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AFN 122 Course Design Worksheet and Content: an anti - racist and culturally inclusive pedagogy
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Studying (and teaching) such a vast and diverse continent can be challenging. Because no introductory course can claim to be fully comprehensive, this one will explore several themes in the history of Africa and its peoples that the professor finds important and noteworthy. The readings, lectures, films, and activities will consider broad regions of the continent, and the goals of this course include both knowledge and enjoyment. You should come away from this class with a new appreciation for Africa and a general idea of its history from 1500 to the present.

Subject:
Arts and Humanities
Education
Higher Education
History
Material Type:
Assessment
Provider:
CUNY Academic Works
Provider Set:
Borough of Manhattan Community College
Author:
Alapo, Oluremi "Remi"
Date Added:
07/01/2022
AUTO-2440 - Hybrid Electric Vehicle Power Management
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This three credit course offered at Macomb Community College discusses the practical application of hybrid electric vehicle (HEV) power management systems. Areas of study include computer controls of the internal combustion engine (ICE), battery types, HEV thermal management, motors, safety, and HEV/EV accessories. System types, service procedures, and diagnostic procedures are covered for Ford, General Motors, Honda, and Lexus/Toyota vehicles. Included educational materials for this course are homework, sample exams and quizzes, labs, lesson plans, pre-assessment, and syllabus. Solutions are not provided with any materials. If you're an instructor and would like complete exams, quizzes, or solutions, please contact theCAAT. This course is composed of six modules that can be used to supplement existing courses or taught together as a complete course. These modules are Intro to HEVs,Honda HEVs, Toyota HEVs,Ford HEVs, GM HEVs, and Fuel Cells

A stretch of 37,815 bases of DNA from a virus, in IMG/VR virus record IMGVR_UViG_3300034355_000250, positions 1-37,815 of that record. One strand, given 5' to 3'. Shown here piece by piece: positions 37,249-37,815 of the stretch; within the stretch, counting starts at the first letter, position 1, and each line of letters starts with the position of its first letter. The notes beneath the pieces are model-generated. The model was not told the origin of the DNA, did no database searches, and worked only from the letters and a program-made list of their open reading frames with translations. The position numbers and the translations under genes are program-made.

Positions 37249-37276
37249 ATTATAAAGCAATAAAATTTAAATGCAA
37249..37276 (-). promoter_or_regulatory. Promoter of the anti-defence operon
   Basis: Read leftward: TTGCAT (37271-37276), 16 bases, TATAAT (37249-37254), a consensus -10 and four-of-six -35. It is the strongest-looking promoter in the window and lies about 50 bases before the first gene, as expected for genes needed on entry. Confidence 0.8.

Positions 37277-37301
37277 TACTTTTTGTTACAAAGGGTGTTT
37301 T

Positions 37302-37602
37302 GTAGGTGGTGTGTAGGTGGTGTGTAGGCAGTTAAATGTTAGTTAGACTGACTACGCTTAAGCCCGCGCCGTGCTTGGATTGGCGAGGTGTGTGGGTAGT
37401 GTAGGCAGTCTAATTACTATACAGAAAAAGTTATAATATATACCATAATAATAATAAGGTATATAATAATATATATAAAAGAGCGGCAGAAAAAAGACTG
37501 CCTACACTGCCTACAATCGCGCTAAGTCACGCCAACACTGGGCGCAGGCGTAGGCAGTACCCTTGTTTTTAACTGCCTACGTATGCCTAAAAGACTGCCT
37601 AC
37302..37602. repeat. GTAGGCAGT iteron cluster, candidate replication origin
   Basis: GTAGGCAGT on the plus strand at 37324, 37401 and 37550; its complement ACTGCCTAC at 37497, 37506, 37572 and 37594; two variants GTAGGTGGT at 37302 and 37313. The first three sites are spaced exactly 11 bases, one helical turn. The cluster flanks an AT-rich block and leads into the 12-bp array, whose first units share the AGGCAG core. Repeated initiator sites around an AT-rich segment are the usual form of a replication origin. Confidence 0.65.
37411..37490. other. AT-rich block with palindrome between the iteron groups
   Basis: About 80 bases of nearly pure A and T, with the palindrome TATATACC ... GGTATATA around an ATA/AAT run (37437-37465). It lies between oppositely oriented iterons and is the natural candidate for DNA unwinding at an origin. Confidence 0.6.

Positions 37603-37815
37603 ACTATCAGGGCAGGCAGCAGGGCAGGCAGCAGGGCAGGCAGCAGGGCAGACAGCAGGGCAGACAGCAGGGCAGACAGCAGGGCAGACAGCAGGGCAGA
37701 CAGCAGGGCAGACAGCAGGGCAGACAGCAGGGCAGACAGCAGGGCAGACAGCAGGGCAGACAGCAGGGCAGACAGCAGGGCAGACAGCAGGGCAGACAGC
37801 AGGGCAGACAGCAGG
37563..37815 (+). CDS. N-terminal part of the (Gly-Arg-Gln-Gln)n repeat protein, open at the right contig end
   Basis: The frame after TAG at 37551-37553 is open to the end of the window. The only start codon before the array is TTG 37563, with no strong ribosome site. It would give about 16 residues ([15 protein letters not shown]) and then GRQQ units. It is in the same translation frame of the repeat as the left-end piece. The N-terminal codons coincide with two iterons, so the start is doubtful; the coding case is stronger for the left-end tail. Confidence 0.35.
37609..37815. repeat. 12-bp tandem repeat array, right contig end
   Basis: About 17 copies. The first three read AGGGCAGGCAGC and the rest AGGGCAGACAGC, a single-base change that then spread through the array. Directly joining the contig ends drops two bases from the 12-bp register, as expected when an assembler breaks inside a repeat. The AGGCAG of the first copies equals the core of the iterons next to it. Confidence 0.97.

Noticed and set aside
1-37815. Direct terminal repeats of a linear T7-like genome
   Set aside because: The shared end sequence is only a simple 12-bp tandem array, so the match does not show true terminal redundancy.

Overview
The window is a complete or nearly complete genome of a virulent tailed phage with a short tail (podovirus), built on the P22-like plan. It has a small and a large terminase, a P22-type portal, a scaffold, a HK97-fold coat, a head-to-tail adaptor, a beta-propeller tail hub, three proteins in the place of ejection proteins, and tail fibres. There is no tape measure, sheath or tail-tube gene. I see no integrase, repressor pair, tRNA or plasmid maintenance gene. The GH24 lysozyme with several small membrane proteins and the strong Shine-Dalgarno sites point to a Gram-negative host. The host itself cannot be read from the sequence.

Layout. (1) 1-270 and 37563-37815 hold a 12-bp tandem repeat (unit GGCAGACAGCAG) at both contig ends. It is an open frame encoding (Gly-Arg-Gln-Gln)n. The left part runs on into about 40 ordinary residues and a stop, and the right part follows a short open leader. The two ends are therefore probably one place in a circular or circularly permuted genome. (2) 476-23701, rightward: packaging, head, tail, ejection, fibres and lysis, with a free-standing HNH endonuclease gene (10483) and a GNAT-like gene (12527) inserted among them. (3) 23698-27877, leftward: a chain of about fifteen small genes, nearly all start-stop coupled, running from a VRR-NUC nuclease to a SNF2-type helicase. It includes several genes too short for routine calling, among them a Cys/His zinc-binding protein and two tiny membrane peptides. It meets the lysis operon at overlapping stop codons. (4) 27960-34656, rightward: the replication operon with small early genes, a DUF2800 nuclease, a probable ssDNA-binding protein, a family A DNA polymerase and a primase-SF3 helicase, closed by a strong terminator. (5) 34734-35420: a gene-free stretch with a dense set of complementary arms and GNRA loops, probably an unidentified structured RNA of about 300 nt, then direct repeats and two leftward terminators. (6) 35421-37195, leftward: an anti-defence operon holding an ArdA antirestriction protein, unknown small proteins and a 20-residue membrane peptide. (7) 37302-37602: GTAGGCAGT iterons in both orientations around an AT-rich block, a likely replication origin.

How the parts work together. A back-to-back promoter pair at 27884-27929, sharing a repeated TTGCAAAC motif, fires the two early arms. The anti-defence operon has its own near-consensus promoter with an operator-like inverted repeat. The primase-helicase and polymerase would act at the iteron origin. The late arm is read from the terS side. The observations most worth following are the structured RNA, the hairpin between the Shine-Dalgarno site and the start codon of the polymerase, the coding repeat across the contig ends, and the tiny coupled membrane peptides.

Subject:
Automotive Technology and Repair
Career and Technical Education
Education
Physical Science
Physics
Material Type:
Assessment
Full Course
Lecture Notes
Lesson Plan
Provider:
Center for Automotive Technology - Macomb
Provider Set:
Center for Advanced Automotive Technology
Author:
Macomb Community College
Date Added:
09/27/2012
American Government (POLS 202)
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CC BY
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This course covers American Government: the Constitution, the branches of government (Presidency, Congress, Judiciary) and how politics works: elections, voting, parties, campaigning, policy making. In addition weęll look at how the media, interest groups, public opinion polls and political self-identification (are you liberal or conservative, Democrat or Republican or something else?) impact politics and political choices. Weęll also cover the basics in economic, social and foreign policy and bring in current issues and show how they illustrate the process.

Subject:
Political Science
Social Science
Material Type:
Assessment
Full Course
Reading
Syllabus
Textbook
Provider:
Washington State Board for Community & Technical Colleges
Provider Set:
Open Course Library
Date Added:
03/04/2019
American Literature I (ENGL 246)
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CC BY